Building a Chicken Run Fence

Written by rachel steffan Google
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Building a Chicken Run Fence
Keep chickens safe with a sturdy fence. (Jupiterimages/ Images)

The fence around a chicken run must be tight enough to keep out predators that jump, dig and slither. In addition, predators must not be able to reach inside and snag unwary chickens through the holes. The fence should be tall enough to discourage avian escapees, though some chicken breeds may need to have their wings clipped to stop them from flying out. A fence, by itself, will not deter hawks and owls, but you can tie ribbons or flags on the top of the fence to discourage aerial predators.

Skill level:

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Things you need

  • Post hole digger
  • 8-foot-by-4-inch round or square wood posts
  • Concrete mix
  • Scrap wood
  • Twine
  • 7-foot T-posts
  • T-post driver
  • Shovel
  • Fence staples
  • Hammer
  • Wire cutters
  • Gravel (optional)
  • Fence clips
  • Fence pliers
  • Ribbon or surveyor's tape

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  1. 1

    Dig a 3-foot post hole with a post hole digger at each corner of the chicken run. Place an 8-foot long, 4-inch wide round or square wood post in each hole. Pour a bag of concrete mix in the hole and fill it the rest of the way with dirt. Tamp the dirt down firmly with your feet or a piece of scrap wood.

  2. 2

    Tie a piece of twine to one corner post about a foot above the ground and run it around the outside of the other corner posts. Tie off the other end. The twine acts as a straightedge marker so your fence lines don't become crooked.

  3. 3

    Drive 7-foot T-posts into the ground every 8 feet along the fence lines using a T-post driver. Drive each post 2 feet deep, leaving 5 feet above ground. Make sure the flat faces of the posts all face the same direction.

  4. 4

    Dig a 6-inch-deep trench along the fence line. Burying the bottom 6 inches of the fence wire discourages burrowing predators from digging under the fence.

  5. 5

    Staple one end of a roll of 5-foot tall, 1-by-2-inch wire net fencing to one of the wood posts adjacent to the chicken coop to which the run is attached. Make sure the bottom 6 inches is resting in the trench. Leave enough extra to span any small gap that might exist between the fence post and the wall of the chicken coop and staple it to the wall.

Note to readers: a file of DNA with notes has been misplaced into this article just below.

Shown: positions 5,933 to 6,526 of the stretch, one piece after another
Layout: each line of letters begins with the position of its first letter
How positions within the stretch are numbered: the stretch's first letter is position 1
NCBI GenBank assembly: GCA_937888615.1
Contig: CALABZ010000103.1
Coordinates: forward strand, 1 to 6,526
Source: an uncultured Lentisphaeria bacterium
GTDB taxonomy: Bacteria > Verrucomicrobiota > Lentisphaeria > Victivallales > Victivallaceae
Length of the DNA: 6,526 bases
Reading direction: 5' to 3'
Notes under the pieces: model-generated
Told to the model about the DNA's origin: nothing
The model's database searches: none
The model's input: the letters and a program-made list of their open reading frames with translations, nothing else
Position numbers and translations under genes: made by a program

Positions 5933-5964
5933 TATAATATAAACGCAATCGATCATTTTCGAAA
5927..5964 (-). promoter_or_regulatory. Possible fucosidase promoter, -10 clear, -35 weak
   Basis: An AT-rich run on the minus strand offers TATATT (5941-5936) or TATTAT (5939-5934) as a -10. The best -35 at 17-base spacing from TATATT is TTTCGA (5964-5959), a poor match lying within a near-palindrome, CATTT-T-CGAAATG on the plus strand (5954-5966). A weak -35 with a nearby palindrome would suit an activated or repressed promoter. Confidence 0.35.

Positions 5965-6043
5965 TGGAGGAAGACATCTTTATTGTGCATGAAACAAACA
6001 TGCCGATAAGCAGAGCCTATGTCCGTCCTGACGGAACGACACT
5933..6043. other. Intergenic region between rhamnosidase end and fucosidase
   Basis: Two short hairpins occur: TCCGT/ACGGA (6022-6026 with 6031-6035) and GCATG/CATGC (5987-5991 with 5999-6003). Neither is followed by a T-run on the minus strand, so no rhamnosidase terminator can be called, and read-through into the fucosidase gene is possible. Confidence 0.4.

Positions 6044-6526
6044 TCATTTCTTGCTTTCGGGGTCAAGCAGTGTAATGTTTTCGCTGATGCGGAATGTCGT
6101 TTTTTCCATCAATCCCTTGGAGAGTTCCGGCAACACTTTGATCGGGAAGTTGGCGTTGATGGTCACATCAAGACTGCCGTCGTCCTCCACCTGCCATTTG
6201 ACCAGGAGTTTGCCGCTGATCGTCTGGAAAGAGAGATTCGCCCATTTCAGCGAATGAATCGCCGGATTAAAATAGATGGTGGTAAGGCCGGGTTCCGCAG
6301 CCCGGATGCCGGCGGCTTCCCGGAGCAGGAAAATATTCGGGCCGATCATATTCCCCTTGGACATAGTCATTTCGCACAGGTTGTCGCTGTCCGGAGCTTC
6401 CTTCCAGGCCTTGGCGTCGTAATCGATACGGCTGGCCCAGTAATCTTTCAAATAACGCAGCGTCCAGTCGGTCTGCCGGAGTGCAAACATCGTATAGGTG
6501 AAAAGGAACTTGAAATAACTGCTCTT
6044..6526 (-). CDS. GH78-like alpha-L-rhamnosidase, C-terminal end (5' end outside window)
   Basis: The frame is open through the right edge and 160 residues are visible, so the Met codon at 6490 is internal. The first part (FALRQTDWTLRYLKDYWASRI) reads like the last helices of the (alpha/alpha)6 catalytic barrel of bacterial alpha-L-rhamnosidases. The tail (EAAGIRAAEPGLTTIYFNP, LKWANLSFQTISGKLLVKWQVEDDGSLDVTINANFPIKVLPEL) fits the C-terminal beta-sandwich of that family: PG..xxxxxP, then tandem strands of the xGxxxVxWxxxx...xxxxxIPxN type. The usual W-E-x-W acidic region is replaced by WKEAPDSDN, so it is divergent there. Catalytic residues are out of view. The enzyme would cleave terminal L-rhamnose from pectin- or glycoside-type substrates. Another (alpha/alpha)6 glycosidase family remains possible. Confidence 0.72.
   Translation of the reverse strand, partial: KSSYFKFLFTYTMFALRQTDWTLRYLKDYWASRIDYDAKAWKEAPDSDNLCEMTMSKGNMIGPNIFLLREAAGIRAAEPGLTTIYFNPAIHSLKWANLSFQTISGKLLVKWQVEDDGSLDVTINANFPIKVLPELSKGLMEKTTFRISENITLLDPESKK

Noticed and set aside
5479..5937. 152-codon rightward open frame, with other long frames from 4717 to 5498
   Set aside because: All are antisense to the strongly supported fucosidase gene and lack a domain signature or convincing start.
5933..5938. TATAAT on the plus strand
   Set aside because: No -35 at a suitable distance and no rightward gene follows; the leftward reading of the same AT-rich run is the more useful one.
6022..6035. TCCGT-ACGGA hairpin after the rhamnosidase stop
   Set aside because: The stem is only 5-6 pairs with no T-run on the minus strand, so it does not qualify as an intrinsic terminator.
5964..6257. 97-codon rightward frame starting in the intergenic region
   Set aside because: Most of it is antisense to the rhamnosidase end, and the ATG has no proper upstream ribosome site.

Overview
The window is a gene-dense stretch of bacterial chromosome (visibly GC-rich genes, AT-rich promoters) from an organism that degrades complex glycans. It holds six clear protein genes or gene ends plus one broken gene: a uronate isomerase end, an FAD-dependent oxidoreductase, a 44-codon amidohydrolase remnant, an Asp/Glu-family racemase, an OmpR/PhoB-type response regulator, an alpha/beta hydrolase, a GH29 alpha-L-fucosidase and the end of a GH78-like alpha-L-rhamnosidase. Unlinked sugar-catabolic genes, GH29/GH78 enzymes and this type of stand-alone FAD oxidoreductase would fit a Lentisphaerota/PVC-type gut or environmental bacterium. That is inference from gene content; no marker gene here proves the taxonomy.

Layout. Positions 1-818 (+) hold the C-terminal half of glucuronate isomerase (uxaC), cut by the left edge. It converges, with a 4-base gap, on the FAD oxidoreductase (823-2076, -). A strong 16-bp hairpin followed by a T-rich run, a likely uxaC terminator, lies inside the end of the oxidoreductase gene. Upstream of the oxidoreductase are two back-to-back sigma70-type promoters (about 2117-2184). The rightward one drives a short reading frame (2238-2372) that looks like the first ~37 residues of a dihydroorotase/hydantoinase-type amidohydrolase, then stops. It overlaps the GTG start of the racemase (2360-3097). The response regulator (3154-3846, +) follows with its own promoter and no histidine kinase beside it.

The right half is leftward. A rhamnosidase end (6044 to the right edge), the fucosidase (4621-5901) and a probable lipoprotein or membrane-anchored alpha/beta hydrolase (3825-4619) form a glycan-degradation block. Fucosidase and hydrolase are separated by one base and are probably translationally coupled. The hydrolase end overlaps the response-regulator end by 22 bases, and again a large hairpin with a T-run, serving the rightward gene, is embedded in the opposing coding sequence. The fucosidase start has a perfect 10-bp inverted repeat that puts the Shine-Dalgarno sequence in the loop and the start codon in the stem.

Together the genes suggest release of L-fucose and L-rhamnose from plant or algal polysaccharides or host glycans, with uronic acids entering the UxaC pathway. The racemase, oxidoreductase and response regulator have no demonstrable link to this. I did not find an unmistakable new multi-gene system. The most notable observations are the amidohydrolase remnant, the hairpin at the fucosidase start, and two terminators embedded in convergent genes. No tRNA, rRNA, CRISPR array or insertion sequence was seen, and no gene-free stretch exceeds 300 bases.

6. 6

    Stretch the roll of wire around the outside of the fence posts and staple it to the corner posts; 1-by-2-inch wire net fencing can be stretched by hand without mechanical help. Cut the fence wire to length with wire cutters and staple it to the chicken coop wall to close any gap between the coop and the last wood post.

  7. 7

    Fill in the trench with dirt or gravel to bury the bottom of the fence wire. Tamp it down with your feet or a piece of scrap lumber if using dirt.

  8. 8

    Hook the fence wire to the T-posts with fence clips and clamp the ends of the clips down with fence pliers. Three or four fence clips per T-post are sufficient for a sturdy fence.

  9. 9

    Tie lengths of ribbon or surveyor's tape to the top of the fence every few feet. The lengths should be long enough to blow in the breeze, which disconcerts aerial predators.

Tips and warnings

  • You can add a gate to the fence if desired, but the gate will always be a weak point since there are gaps around the hinges and the bottom can't be buried. It's better to have an entrance to the run from inside the chicken coop whenever possible.
  • Some edging tools and small garden tillers have a trenching attachment that reduces the labour involved in building the fence considerably.
  • No outdoor chicken run is completely secure unless it is fully enclosed on all sides, the top and bottom, which is expensive and impractical for large runs. If chicken losses are a continuing problem, consider a livestock guardian animal such as a dog, goose or llama.

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